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Red Cross Project: Lessons Learned

Steve Susina • June 18, 2013

At the IRCE 2013 show, Craig Oldham, American Red Cross’ Vice President of Digital Engagement, provided great insight into the monumental task of implementing a single eCommerce platform to meet the growing needs of 500+ local chapters.


Craig presented some key takeaways that are useful to anybody implementing an eCommerce project:

The Power of Testing

The Red Cross development team spends 21% of their time on Testing and Optimization.   The result of this testing was a direct 22% increase in the amount of donations collected from the site!  This is a great factoid that demonstrates the power of proper testing.  Many times people want to short-cut the amount of time on testing and this is the worst thing they can do.   While testing is essential for producing a bug-free eCommerce platform, that is only half the story.  Just as important, Optimization is vital as a method to maximize the potential of the eCommerce investment.   Take the time to understand what is working and not working for the customer.  Embrace testing and optimization of the website, the knowledge learned will more than offset the cost and time. 

Quantifiable Requirements Needed for Success  

Take the time to understand and quantify the requirements that define success.  People have a tendency to complain, water down requirements, instead of providing solutions.  The project team must focus on positive requirements that are clear and attainable.   While this seems obvious, it is harder than it looks.  For example, a requirement may say:  Better Site Navigation.   The word “Better” needs to be quantified.  A more accurate requirement is:   Multiple Attribute Selection Needed for Left Hand Navigation.   The more clearly the requirement:  the better Engineers can achieve the feature, QA can build better test cases, and Project Managers can manage time and costs better.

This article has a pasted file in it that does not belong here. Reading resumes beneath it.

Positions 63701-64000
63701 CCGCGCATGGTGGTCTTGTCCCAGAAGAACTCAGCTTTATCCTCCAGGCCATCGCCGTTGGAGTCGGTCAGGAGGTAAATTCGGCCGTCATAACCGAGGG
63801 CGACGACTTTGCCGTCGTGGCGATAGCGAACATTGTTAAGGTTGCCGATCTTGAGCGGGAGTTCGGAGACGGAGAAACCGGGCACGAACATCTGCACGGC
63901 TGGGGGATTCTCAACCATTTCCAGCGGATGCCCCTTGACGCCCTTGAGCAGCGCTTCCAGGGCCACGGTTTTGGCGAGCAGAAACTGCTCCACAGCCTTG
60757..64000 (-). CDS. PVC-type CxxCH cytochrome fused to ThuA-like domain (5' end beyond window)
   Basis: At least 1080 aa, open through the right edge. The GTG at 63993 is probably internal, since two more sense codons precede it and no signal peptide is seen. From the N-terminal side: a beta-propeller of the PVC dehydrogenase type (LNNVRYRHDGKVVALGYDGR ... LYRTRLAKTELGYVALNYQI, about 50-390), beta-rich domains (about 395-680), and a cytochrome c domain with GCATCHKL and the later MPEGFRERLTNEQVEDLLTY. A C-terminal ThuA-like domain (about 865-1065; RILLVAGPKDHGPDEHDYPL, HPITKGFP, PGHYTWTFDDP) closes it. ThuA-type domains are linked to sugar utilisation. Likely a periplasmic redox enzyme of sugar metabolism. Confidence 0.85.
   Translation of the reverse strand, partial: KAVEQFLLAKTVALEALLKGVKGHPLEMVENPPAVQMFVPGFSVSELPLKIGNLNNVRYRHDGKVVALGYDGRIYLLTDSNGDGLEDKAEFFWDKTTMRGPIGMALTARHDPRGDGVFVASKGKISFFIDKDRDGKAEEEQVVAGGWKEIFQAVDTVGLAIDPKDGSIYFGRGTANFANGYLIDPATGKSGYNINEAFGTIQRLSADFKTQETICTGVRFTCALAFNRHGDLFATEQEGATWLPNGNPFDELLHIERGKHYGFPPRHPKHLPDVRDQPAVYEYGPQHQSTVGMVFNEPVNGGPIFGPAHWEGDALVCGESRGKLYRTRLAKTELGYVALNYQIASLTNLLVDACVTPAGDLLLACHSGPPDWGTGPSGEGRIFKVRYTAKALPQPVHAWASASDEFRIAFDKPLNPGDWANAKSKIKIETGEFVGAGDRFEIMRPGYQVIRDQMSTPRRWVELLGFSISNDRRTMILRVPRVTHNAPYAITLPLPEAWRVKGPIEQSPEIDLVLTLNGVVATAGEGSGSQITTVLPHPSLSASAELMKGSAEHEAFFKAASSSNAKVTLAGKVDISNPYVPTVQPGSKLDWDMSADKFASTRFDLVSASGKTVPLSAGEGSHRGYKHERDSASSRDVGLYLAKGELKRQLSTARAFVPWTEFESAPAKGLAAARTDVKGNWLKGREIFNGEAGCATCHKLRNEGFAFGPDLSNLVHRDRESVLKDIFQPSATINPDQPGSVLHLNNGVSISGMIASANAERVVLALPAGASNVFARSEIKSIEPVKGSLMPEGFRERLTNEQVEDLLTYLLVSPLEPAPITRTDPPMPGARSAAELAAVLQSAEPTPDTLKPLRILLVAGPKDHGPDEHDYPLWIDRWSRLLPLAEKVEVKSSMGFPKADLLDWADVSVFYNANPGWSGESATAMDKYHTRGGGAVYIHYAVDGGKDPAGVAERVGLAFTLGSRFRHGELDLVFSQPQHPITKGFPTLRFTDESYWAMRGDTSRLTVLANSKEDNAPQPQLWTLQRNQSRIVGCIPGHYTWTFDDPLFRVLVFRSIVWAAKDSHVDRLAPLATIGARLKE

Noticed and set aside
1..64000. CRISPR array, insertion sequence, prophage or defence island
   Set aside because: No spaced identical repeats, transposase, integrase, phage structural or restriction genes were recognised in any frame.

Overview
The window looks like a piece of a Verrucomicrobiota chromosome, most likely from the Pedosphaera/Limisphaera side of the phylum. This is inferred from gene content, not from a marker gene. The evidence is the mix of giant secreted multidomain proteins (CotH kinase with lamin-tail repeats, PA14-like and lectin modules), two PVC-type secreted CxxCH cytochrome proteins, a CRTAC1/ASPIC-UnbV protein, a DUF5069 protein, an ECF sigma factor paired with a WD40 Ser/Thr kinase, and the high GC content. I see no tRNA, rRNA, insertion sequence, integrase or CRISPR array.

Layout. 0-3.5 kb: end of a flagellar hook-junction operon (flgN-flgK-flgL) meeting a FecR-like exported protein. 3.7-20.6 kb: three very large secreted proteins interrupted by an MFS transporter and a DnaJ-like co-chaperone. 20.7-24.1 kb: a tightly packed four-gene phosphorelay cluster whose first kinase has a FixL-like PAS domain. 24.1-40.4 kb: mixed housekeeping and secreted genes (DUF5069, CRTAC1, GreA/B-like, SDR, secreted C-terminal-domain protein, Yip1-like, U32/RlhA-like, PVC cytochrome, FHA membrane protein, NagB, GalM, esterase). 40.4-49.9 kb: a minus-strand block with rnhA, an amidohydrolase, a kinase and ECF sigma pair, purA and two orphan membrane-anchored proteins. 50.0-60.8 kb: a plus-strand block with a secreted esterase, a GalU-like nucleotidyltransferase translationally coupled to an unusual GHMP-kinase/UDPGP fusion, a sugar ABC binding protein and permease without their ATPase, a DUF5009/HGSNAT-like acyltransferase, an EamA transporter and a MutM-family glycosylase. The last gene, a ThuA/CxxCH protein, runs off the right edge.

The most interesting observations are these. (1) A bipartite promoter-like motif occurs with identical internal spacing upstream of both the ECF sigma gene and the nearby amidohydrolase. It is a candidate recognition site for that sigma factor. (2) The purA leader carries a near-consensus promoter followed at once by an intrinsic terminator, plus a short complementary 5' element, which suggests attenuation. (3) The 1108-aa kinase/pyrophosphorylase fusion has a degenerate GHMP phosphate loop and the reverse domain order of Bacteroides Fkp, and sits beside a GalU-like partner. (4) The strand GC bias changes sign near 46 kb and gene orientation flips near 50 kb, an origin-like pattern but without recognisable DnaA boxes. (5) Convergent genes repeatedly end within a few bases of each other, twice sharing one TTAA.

Mobile Strategy

In case you haven’t noticed, the Mobile wave has crashed in a very big way.   By Mobile, we are talking about smartphones, tablets, mini-tablets, interactive TVs, etc.  People enjoy the freedom these devices afford them.  Companies must have a strategy to address the needs of people on these devices.  If they don’t, then significant revenue and customer opportunities will be lost.   Taking the time upfront to architect a viable solution, will dramatically cut costs and time to market.   Don’t make the mistake of trying to “shoe-horn” in a solution that will burn money and only provide a limited return.  Regardless of device, give customers the capabilities they need.  In return, they will reward you for your efforts.


During Craig’s presentation, these points resonated because every day at Lyons we deal with them.   And while projects have a lot more facets to them, these ones stand out as common areas where customers need education.   Because when the Requirements are clear, the Testing is done properly, and paired with a rock-solid Mobile Strategy:  the results are truly amazing.


Steve Susina

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Steve Susina

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